These Vibrant Rugs Are a Timeless Ode to Moroccan Architecture

Captivated by the colors of Morocco’s coastal villages, Beni Rugs taps the interior stylist Colin King to create a capsule of handwoven rugs with stellar results.

All photography by Stephen Kent Johnson

During what can most diplomatically be described as a hectic year, little pleasures like a well-designed rug can feel like a breath of fresh air—and Colin King’s calming capsule collection for Beni Rugs is here to deliver. Departing from the traditional black-and-white Beni Ourain rug that’s well-known in Western markets, the sought-after interior stylist introduced large stripes and blocks of saturated blues, rusty tones, and deep yellows to a brand-new octet of rugs—his first-ever experiment in the medium—called The Shape of Color. Appropriately, King cites the beloved Color Field painters Mark Rothko, Barnett Newman, Clyfford Still, Josef Albers, and Kenneth Noland as chief inspiration: “In particular, I was struck by how Donald Judd used color as material,” says King. “The shapes he used were simple because they’re only meant to be carriers of color; to transport the color.”

Beni Rugs has built a reputation for exquisitely crafted Moroccan rugs that are hand-produced by the North African country’s nomadic Berber people using centuries-old flat weaving techniques. “In an ever-modernizing world, the Berbers stand out as one of the last bastions of tradition and craft,” says King, whose partnership with Beni evolved organically during a trip to Morocco with the founders, Robert Wright and Tiberio Lobo-Navia. The trio was exploring the country’s historic architecture, refined craft traditions, and rich cuisine while tackling a different project with the photographer Simon Watson, but after wandering the markets of Marrakech and enjoying casual conversation over tagine and tea, a follow-up collaboration seemed inevitable.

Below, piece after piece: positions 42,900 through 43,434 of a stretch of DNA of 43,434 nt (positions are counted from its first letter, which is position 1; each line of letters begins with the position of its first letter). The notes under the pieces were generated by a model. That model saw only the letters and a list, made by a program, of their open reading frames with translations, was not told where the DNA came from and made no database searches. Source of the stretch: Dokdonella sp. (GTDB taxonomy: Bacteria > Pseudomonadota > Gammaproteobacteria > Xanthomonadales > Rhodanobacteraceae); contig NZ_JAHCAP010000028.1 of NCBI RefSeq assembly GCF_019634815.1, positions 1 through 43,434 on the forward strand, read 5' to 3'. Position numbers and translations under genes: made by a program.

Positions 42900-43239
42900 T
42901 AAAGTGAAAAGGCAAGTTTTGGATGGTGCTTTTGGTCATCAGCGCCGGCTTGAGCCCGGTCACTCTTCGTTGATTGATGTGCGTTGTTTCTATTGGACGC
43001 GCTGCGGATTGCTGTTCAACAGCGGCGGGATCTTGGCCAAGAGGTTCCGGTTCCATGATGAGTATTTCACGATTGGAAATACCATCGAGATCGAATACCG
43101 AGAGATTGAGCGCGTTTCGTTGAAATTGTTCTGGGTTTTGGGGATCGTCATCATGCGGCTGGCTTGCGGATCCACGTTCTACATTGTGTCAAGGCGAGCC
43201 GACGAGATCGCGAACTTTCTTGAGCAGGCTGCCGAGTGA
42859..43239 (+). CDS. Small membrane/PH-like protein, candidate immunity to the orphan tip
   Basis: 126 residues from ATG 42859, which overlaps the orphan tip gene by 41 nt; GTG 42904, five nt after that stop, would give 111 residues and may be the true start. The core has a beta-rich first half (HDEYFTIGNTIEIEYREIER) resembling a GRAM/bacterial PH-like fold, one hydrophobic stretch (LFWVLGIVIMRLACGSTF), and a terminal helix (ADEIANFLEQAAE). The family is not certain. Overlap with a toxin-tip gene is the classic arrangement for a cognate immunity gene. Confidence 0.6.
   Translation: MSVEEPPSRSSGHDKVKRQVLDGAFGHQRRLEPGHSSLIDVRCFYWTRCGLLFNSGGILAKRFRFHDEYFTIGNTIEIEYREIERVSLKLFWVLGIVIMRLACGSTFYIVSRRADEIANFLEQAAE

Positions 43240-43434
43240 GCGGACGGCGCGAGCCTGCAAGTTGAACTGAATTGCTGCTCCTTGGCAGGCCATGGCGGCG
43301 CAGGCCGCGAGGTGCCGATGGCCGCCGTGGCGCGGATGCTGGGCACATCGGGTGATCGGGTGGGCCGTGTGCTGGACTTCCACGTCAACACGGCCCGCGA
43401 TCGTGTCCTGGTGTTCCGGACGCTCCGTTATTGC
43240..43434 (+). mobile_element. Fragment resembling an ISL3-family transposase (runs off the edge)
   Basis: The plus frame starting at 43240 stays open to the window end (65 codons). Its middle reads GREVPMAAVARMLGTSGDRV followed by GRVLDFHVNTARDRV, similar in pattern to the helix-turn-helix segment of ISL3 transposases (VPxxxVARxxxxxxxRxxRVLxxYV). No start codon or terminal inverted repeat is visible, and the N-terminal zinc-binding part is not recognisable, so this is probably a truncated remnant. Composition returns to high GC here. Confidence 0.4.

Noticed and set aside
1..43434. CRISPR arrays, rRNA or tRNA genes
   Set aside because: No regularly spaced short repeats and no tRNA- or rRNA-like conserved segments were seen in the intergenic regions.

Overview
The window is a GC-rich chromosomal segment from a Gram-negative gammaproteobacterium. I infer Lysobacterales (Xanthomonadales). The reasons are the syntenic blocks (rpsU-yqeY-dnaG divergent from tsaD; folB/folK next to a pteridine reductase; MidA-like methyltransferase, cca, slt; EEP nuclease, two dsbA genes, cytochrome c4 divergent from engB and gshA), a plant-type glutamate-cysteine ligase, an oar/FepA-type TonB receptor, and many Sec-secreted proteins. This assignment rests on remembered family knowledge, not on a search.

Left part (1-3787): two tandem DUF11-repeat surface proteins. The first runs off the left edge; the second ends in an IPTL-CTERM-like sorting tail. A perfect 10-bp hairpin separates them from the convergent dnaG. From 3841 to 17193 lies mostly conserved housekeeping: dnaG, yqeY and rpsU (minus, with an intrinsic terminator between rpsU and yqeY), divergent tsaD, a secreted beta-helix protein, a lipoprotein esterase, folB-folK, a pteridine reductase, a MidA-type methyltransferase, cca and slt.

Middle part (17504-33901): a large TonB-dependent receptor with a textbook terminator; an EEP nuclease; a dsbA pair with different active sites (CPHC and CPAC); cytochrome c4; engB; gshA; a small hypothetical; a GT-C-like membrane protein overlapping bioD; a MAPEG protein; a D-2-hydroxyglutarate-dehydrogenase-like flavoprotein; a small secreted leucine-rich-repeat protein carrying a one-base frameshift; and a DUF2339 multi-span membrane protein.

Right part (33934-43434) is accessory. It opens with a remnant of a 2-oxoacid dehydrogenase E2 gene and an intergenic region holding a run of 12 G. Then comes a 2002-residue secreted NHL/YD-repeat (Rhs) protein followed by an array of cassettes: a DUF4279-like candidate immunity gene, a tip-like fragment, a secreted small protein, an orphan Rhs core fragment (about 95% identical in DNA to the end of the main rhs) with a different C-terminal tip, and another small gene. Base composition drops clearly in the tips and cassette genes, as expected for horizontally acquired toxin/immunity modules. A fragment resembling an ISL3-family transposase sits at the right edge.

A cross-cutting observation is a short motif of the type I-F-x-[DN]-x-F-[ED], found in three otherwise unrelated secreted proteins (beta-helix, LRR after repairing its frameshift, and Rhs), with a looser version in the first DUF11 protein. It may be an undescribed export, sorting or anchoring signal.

King fondly recalls how the “cobalt blue window frames, emerald carved doors, and fruit stands selling fresh orange juice” spotted across Marrakech, Tangier, and the lush beach town of Asilah got his creative juices flowing. “The berber rugs and vintage textiles draped from the rooftops were impossibly charming,” he says, noting how each setting’s unbound creative stimulation made his design process feel easy, almost effortless. That’s no small feat for King—even though his dynamic approach to interior styling shines through each rug, the self-avowed minimalist admits to once being afraid of injecting color into his work. The trio worked together for more than a year to custom dye seven new shades, weaving sample after sample until the collection fully embodied their exploration of color, light, composition, and architecture. And the results stun: the subtle variations found within a soulful terracotta shade, for example, replicate the timeworn facades of buildings in Marrakech.

The Shape of Color captivates even more inside Axel Vervoordt and Tatsuro Miki’s exquisite penthouse at the Greenwich Hotel in New York, where the team enlisted Stephen Kent Johnson to photograph each standout colorway. With Vervoordt’s signature fusion of Belgian and Japanese aesthetics lending a pleasant contrast to the handwoven rugs’ plush textures, each image flawlessly illustrates King’s respectful, cross-cultural approach—and how Beni Rugs never fails to keep things simple, quality-driven, and beautiful.

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